A Study of a Greater Coucal (Centropus sinensis)
At just under half a metre in length, the impressive figure of a greater coucal is an arresting bird. A cloak of cinnamon wing feathers wraps around the black plumage of the body, while the head and neck shimmer exquisitely with blacks suffused with cobalt. The soft grey chest feathers lead to charcoal tones on the belly and the magnificent claws have a black patent gloss.
Below the rufus barred wings, the paint ceases and reveals the pencil underdrawing of the tail feathers. There is seldom opportunity to consider the nature of the artist in this manner and we must therefore embrace any window into this secretive realm. The outlines of feathers are suggested through subtle and delicate lines, there is a great fluidity in the hand and a lively quality to the markings. All of these meritorious attributes combine to indicate the work of a tremendously experienced and gifted individual.
Artists such as Ustad Mansur (active 1590–1624) in the atelier of the Mughal Emperor Jahangir (1569–1627) produced exceptionally fine portraits of birds and a tradition of natural history painting marked by exquisite detail and refined painterly technique was fully established. Imbued with these attributes, the most accomplished Company School artists were able to combine Mughal mastery with the requirements of their European patrons, as watercolour was introduced and subjects appeared on plain backgrounds, in the manner of taxonomic recording. The present work is a fine example of this marriage of traditions. The bird has been extremely well considered and the result is well proportioned, technically accurate and a fine example of its type. Moreover, the bird’s face is expressive, its beak glistens and feathers descend in a shimmering cascade. The resultant image is not merely a scientific recording but an ebullient celebration of this magnificent bird by a truly masterful painter.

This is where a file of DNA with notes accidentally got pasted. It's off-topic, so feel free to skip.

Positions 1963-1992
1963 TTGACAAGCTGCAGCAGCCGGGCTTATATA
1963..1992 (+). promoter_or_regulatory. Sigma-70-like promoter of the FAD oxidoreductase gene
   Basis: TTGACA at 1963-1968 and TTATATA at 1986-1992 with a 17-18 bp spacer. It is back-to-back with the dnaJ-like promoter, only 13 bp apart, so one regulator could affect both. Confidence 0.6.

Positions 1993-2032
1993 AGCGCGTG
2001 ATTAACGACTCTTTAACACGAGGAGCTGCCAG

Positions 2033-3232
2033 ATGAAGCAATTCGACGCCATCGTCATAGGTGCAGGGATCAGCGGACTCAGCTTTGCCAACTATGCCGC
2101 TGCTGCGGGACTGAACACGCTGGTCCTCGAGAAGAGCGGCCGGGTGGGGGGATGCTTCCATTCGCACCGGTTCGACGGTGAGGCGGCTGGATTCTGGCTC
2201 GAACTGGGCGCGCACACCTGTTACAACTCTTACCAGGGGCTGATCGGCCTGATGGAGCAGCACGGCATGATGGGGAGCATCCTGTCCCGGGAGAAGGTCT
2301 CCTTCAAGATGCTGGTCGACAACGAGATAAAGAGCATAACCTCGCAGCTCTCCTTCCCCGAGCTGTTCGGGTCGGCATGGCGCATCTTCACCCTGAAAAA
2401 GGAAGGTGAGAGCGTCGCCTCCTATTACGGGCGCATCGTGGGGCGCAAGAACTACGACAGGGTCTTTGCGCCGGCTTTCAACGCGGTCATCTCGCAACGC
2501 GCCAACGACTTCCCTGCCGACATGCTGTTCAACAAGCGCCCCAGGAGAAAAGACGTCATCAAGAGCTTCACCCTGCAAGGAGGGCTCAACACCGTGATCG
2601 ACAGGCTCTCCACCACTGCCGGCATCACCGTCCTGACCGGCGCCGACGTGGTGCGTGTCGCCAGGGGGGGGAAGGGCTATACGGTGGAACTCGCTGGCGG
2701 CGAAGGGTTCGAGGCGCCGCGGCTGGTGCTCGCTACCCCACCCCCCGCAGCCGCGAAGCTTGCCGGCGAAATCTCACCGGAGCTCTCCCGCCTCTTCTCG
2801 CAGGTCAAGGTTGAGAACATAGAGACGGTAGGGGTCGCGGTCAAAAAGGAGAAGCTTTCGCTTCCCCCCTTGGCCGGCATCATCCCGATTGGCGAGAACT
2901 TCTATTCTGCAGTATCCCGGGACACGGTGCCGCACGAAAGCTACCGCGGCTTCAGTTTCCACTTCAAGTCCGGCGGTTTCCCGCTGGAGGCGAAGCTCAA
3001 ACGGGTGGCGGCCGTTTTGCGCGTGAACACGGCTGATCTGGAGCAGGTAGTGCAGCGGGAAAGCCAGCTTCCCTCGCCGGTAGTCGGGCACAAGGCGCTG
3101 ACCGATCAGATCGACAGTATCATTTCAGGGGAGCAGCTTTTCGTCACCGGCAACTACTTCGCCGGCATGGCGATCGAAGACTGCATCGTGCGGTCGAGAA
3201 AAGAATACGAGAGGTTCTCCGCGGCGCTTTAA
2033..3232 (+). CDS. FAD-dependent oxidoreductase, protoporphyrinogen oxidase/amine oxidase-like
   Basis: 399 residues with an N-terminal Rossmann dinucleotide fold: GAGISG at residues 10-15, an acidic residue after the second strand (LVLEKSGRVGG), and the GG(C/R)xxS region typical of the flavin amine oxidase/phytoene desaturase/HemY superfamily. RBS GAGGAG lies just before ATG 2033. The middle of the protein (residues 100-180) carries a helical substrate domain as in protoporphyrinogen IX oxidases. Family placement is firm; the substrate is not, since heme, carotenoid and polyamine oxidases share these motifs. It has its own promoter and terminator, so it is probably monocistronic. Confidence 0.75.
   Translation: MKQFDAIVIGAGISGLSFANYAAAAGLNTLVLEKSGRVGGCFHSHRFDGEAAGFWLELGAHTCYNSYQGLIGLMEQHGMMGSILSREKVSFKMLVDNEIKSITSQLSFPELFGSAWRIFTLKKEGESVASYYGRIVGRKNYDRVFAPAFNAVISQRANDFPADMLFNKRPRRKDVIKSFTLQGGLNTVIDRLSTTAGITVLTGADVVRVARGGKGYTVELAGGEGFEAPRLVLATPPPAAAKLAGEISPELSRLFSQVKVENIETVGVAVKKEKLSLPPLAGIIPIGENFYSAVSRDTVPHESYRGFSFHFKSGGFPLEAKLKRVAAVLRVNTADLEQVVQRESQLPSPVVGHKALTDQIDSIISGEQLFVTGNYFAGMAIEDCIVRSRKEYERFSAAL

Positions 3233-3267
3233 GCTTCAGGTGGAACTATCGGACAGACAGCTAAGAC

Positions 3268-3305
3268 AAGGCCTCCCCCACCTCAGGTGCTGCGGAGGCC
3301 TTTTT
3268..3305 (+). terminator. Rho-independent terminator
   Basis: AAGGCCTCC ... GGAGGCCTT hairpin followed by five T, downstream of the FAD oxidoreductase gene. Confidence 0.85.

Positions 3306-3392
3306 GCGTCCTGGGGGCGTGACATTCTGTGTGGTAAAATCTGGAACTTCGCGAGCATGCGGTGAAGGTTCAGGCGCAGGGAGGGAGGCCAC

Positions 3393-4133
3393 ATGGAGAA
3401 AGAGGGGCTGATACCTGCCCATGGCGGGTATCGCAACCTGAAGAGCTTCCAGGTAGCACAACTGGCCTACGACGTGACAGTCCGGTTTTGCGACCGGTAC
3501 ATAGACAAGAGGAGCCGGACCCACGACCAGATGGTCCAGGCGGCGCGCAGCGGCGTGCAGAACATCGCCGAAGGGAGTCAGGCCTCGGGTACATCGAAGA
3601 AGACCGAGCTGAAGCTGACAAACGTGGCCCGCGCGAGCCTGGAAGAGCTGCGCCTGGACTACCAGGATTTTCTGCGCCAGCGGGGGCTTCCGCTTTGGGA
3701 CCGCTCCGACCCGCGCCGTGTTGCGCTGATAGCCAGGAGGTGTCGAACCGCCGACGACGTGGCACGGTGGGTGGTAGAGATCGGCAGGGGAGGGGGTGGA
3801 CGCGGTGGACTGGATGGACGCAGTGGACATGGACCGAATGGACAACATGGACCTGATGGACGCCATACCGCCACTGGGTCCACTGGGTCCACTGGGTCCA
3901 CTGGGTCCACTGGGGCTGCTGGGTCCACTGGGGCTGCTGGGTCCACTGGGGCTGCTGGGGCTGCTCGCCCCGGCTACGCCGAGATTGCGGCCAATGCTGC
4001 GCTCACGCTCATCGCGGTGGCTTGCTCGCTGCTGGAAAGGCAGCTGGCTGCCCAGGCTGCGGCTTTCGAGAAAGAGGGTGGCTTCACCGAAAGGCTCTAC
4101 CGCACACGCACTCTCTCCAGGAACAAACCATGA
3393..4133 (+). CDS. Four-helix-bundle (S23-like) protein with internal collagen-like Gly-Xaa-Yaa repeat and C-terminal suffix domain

This study is numbered ‘418’ and inscribed in Persian ‘mahuk (greater coucal)’.
Welch. Stuart Cary. Room for Wonder: Indian Painting During the British Period 1760–1880. American Federation of Arts, 1978.
Archer, Mildred. Natural History Drawings in the India Office Library. Commonwealth Relations Office, London, 1962.